What is GST?
The goods and services tax (GST) is a tax of 10% on most goods and services sold or consumed in Australia. If you run a business, you need to know about GST.
If you are registered, or required to be registered for GST:
- include GST in the price of taxable sales to your customers
- don’t include GST in the price if your sales are ‘GST-free‘ or ‘input taxed‘
- generally, you can claim credits for the GST included in the price of purchases for your business if the purchases are for making GST-free or taxable sales.
If you sell food in your business, you need to know which items to charge GST on.
Not all food sales are taxable sales. Some food sales are GST-free. You don't include GST in the price of food sales that are GST-free.
Examples of 'GST-free' foods and drinks are:
- bread and bread rolls without a sweet coating or filling
- cooking ingredients such as flour, sugar and cake mixes
- fats and oils for cooking
- unflavoured milk, cream, cheese and eggs
- spices and sauces
- fruit or vegetable juice containing at least 90% by volume of juice of fruit or vegetables
- bottled drinking water
- tea and coffee (unless it's ready to drink)
- baby food and infant formula (for children under 12 months of age)
- meats for people to eat (except prepared meals or snacks)
- fruit, vegetables, fish and soup (but not hot soup)
- spreads, such as honey, jam and peanut butter
- breakfast cereals
Even though your item may be GST-free, it may still be taxable under some circumstances. For example, bread rolls are GST-free unless you sell them in a restaurant and your customers eat them at the restaurant.
Examples of 'taxable foods and drinks' are:
- bakery products such as cakes, pastries and pies
- biscuits, crispbread, crackers, pretzels, cones and wafers
- savoury snacks such as potato chips
- confectionary including chocolates, lollies and muesli bars
- ice cream and similar products
- soft drinks and flavoured milk such as chocolate milk
- food platters
- food marketed as prepared meals such as sushi, curry and rice dishes
- all food and beverages consumed on the premises where they are sold, for example, restaurants and cafés
- all hot food sold as take-away
- food that is not for human consumption, for example pet food
- food that is or is similar to the food specifically listed in the GST law as being taxable
- drinks and ingredients for drinks that are not listed in the GST law as being GST-free
- products that are not considered food under the GST law until they are processed or treated. These include:
- live animals other than crustaceans or molluscs
- unprocessed and untreated grain, cereal or sugarcane
- living plants (eg a lettuce seedling or potted herb)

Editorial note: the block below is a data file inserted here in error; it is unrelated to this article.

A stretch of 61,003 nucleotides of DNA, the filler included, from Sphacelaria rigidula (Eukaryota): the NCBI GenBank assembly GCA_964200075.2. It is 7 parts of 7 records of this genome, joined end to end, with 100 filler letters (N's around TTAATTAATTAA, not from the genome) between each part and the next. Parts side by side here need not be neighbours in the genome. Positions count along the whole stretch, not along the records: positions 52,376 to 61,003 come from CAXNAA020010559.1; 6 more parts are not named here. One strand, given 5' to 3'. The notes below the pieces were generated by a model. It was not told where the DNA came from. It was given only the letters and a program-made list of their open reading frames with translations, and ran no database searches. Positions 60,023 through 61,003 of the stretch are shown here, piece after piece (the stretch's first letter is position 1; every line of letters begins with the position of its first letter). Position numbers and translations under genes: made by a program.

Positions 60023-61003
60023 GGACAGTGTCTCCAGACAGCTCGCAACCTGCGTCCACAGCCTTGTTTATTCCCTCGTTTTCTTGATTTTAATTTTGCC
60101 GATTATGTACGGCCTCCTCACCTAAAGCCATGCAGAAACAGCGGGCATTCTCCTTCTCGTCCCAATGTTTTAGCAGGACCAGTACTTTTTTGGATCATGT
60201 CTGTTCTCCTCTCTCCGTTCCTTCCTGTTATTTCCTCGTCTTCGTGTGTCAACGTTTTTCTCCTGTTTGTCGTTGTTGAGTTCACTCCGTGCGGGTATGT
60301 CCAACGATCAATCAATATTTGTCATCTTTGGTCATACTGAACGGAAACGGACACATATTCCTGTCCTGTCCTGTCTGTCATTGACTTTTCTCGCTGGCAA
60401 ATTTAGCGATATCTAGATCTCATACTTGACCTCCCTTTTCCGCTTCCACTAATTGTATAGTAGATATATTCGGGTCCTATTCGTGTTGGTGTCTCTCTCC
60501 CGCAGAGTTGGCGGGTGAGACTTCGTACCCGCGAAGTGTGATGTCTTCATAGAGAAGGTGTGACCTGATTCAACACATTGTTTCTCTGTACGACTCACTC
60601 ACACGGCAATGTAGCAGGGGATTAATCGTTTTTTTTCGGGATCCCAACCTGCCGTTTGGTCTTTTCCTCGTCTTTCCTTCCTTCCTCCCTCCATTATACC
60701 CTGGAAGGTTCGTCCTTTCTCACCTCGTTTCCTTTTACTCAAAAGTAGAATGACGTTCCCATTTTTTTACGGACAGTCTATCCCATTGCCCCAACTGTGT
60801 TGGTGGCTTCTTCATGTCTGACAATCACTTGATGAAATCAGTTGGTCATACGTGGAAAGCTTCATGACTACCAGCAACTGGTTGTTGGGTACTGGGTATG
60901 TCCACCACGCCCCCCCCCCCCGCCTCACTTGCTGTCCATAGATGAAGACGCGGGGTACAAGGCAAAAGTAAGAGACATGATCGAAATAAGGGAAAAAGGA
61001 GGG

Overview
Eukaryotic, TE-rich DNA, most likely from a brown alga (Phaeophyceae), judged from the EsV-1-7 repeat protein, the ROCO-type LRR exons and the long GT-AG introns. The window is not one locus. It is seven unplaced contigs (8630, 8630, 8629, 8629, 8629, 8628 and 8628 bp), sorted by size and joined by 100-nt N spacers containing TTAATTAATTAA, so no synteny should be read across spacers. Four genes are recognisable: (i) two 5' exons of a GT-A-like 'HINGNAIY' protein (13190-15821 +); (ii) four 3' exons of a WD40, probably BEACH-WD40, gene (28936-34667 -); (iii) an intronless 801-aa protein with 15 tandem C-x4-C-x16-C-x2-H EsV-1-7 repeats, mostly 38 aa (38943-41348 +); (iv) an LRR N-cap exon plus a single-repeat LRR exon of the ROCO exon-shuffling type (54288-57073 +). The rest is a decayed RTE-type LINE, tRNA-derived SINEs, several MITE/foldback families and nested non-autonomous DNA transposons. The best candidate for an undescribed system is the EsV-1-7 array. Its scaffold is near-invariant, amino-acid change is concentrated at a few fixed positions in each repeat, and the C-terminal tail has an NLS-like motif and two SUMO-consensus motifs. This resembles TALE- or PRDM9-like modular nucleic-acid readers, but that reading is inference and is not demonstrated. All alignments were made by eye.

GST is applied at certain stages in the food supply chain. GST is applied where at the time of the supply the product is either:
- not for human consumption at that particular stage in the supply chain, or
- taxable under GST law.
If you are a GST-registered business, you can claim 'GST credits' for any GST paid in the price of food purchased for your business.
You cannot claim GST credits for food supplied as an 'entertainment expense' if you cannot claim an income tax deduction for it.
Example: When is GST applied in the food supply chain?
A plant nursery sells lettuce seedlings to a GST registered market gardener. The seedlings are taxable sales as they are plants under cultivation.
The plant nursery charges GST to the customer and pays that to us.
The market gardener can claim a GST credit for the GST included in the price paid for the seedlings.
The market gardener grows the lettuce, picks it and sells it to a vegetable wholesaler. The sale of the lettuce by the market gardener is GST-free as it is now a food for human consumption and the sale is not taxable.
The vegetable wholesaler sells the lettuce GST-free to a supermarket.
The supermarket sells the lettuce GST-free to the customer.End of example
Where food is sold and consumed affects GST
All food and drinks sold for consumption at the place where the sale takes place are taxable sales. This means the price that you charge to your customers for the food and drinks includes GST, and you must pay that GST to us if you sell food and drinks at places such as:
- restaurants or cafes, snack bars or stands, hotels, clubs, boats, catered functions and the grounds surrounding such places
- venues associated with leisure, sport or entertainment, such as
- sports grounds
- a golf course
- amusement parks.
In some cases charitable institutions, charitable funds, gift deductible entities and government schools (for example, tuckshops) that sell food for fundraising or something similar do not charge GST.
Anh sells bread and plain bread rolls at her bakery, without sweet fillings or coatings. She sells the bread to her customers with the intent they will eat it elsewhere.
She doesn't need to charge her customers GST.
Iman sells plain bread rolls at his restaurant. These are served in the restaurant and intended to be eaten there.
Iman charges GST to his customers and he pays this GST to us.
Ali's coffee van
Ali runs a mobile coffee business. He drives his van to various festivals and events. He sells drinks such as tea, coffee and hot chocolate. He also sells bottled water. The tea, coffee and hot chocolate are taxable as these are 'ready to drink'. The bottled water is also taxable as it's sold with the intention that customers will drink it at the event.
Ali charges GST to his customers and he pays this GST to us.
Haruka's juice bar
Haruka runs a juice bar at a food court. She sells 100% fruit juice, smoothies and bottled water, all are taxable as they are intended to be drunk at the food court.
Haruka charges GST to her customers and pays this GST to us.End of example
For more information:
- visit our website at
- the Translating and Interpreting Service (TIS) on 13 14 50
- 13 28 66 between 8.00am and 6.00pm, Monday to Friday
- visit us
- speak to your tax or BAS agent.